FIWARE is helping power a major new city initiative that is helping one Brazilian city embark on an ambitious city-as-platform approach. The Brazilian startup VM9 is creating a smart cities platform that has already been adopted by the Brazilian city of Nova Friburgo, in Rio de Janeiro.
VM9 are currently working with Nova Friburgo to establish a digital interface for citizens to connect with the local municipality and to carry out tasks like checking and providing feedback on planning legislation, creating their own maps, or making a public service request.
Citizen Portal: Meio Ambiente Digital
“The Municipal Secretary of Environment and Sustainable Urban Development (“Secretaria do Meio Ambiente”) is the organ of municipal government in Nova Friburgo responsible for a great number of activities related to territorial management, including licensing and civil constructions monitoring, supervision of environment preservation areas, and urban planning”, explains Marcos Marconi, Founder and IT coordinator at VM9.
The Municipal Secretary of Environment and Sustainable Urban Development uses the VM9 Smart Cities Platform to provide better services to citizens and improve internal productivity through the portal Meio Ambiente Digital.
Marconi says the current project for the digital portal has been divided into two phases. He explains:
The first objectives are:
- To construct a robust municipal geospatial database to be publish for citizens and provide internal support for technicians of the Secretary during approval process of licensing and others, and
- To simplify and improve the services offered for citizens from digital workflows of public requests and enhance internal management.
The second phase will start in 2017 and will be used to monitor air and water quality, environmental conditions, etc and to publish information to citizens through a variety of communication channels.
Marconi says that as a pilot project, Meio Ambiente Digital is already receiving much interest and praise.
Government and City as a Platform
In 2013, media publisher and tech visionary Tim O’Reilly wrote a key paper on “Government as a Platform”. This seminal text summarised the many global initiatives that demonstrate an emerging new approach to how government services are created and delivered. Instead of citizens being receivers of government services — with their main input being to vote every election cycle — O’Reilly envisions a new approach to government where “Internet technologies will allow us to rebuild the kind of participatory government”. O’Reilly describes the concept of Government as a Platform:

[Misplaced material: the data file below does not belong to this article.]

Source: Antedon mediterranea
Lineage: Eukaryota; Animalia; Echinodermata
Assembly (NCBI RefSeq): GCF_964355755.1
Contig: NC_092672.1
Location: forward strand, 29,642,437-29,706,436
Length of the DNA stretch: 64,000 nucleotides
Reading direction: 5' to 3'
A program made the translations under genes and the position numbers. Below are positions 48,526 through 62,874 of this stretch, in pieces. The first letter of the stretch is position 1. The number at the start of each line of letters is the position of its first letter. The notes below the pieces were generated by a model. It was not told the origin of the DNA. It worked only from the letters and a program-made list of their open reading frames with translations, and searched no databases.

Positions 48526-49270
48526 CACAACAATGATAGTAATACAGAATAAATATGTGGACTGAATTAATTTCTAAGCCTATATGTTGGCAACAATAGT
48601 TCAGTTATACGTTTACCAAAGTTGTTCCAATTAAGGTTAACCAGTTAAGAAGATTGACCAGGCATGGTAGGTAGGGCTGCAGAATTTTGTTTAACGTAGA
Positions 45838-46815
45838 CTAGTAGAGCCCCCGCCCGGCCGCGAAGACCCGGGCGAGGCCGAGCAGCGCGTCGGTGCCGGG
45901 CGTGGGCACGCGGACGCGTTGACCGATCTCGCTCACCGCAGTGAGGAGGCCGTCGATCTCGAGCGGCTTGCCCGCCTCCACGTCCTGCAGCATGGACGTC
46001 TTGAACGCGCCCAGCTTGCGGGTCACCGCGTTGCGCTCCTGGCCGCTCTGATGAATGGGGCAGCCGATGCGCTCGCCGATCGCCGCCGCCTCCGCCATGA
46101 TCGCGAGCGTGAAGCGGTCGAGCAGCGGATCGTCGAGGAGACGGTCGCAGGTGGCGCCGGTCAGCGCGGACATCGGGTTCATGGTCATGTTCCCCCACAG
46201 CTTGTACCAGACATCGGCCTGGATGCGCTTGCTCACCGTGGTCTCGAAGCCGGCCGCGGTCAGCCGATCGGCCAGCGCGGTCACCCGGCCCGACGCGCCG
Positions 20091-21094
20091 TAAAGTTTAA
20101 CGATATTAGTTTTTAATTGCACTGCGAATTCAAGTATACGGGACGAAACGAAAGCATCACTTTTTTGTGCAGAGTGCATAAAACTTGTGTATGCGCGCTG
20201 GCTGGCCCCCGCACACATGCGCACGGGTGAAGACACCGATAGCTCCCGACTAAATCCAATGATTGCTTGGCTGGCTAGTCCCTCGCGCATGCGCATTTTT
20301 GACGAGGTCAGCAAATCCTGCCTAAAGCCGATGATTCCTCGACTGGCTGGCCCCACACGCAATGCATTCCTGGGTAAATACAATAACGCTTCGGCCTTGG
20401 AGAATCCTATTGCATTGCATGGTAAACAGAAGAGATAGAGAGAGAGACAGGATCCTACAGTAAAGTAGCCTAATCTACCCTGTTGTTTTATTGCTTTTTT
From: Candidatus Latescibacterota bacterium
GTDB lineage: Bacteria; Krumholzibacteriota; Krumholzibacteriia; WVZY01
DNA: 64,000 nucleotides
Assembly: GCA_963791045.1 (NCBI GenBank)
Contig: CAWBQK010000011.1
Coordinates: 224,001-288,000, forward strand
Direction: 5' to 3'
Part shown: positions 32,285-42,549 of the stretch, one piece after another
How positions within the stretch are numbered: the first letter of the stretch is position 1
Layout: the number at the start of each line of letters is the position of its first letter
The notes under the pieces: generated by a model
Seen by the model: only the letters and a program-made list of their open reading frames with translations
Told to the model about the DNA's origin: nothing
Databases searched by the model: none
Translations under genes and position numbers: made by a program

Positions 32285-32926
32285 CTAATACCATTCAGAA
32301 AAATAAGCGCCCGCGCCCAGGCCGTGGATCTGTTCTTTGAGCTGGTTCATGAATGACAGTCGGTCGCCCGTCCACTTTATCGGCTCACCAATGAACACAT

There is a new compact on the horizon: information produced by and on behalf of citizens is the lifeblood of the economy and the nation; government has a responsibility to treat that information as a national asset. Citizens are connected like never before and have the skill sets and passion to solve problems affecting them locally as well as nationally. Government information and services can be provided to citizens where and when they need them. Citizens are empowered to spark the innovation that will result in an improved approach to governance. In this model, government is a convener and an enabler rather than the first mover of civic action.
O’Reilly’s paper has encouraged the then-fledgling civic tech movement to evolve even further, and while we are still at the start of this journey, there are now many tech startups (like VM9) around the world focused on helping government engage with citizens and help citizens co-create government services and participatory mechanisms.
These ideas of government-as-a-platform are also being thought of in terms of the “City as a Platform”. In many ways, cities may be faster at being able to take up the challenge of evolving into platforms. Government institutions can be huge monoliths that must meet the diverse needs of a geographically dispersed population. Cities, on the other hand, are where we live, work, and play every day and are at a much more human scale of participation. We all want a say over the areas we live in, how accessible is our transport and walkability, our access to resources like schools, supermarkets, and childcare, our local air and water quality, our safety, and our free movement and leisure opportunities.
A recent research report by David Bollier for the Aspen Institute says that implementing the vision of cities as platforms is underway, but, again, still in its initial stage: